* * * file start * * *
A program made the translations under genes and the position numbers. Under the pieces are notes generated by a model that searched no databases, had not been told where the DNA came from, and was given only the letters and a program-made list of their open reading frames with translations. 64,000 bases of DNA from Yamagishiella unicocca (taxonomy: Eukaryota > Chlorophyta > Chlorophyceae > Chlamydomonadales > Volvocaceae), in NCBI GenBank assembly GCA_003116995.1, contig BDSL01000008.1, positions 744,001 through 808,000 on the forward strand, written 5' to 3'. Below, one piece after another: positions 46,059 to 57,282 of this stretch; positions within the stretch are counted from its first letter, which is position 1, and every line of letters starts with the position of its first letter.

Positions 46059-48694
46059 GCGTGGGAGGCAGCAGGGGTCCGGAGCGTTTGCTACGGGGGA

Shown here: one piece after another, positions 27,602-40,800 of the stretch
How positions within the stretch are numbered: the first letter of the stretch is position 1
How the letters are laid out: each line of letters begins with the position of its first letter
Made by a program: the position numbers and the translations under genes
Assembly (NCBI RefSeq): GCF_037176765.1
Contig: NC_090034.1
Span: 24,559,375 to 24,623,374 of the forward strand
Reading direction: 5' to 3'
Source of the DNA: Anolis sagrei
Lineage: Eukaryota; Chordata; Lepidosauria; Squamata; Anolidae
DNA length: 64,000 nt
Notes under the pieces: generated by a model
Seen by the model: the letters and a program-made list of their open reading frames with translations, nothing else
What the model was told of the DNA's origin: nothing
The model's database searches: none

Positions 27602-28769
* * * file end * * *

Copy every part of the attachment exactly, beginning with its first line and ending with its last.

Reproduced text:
A program made the translations under genes and the position numbers. Under the pieces are notes generated by a model that searched no databases, had not been told where the DNA came from, and was given only the letters and a program-made list of their open reading frames with translations. 64,000 bases of DNA from Yamagishiella unicocca (taxonomy: Eukaryota > Chlorophyta > Chlorophyceae > Chlamydomonadales > Volvocaceae), in NCBI GenBank assembly GCA_003116995.1, contig BDSL01000008.1, positions 744,001 through 808,000 on the forward strand, written 5' to 3'. Below, one piece after another: positions 46,059 to 57,282 of this stretch; positions within the stretch are counted from its first letter, which is position 1, and every line of letters starts with the position of its first letter.

Positions 46059-48694
46059 GCGTGGGAGGCAGCAGGGGTCCGGAGCGTTTGCTACGGGGGA

Shown here: one piece after another, positions 27,602-40,800 of the stretch
How positions within the stretch are numbered: the first letter of the stretch is position 1
How the letters are laid out: each line of letters begins with the position of its first letter
Made by a program: the position numbers and the translations under genes
Assembly (NCBI RefSeq): GCF_037176765.1
Contig: NC_090034.1
Span: 24,559,375 to 24,623,374 of the forward strand
Reading direction: 5' to 3'
Source of the DNA: Anolis sagrei
Lineage: Eukaryota; Chordata; Lepidosauria; Squamata; Anolidae
DNA length: 64,000 nt
Notes under the pieces: generated by a model
Seen by the model: the letters and a program-made list of their open reading frames with translations, nothing else
What the model was told of the DNA's origin: nothing
The model's database searches: none

Positions 27602-28769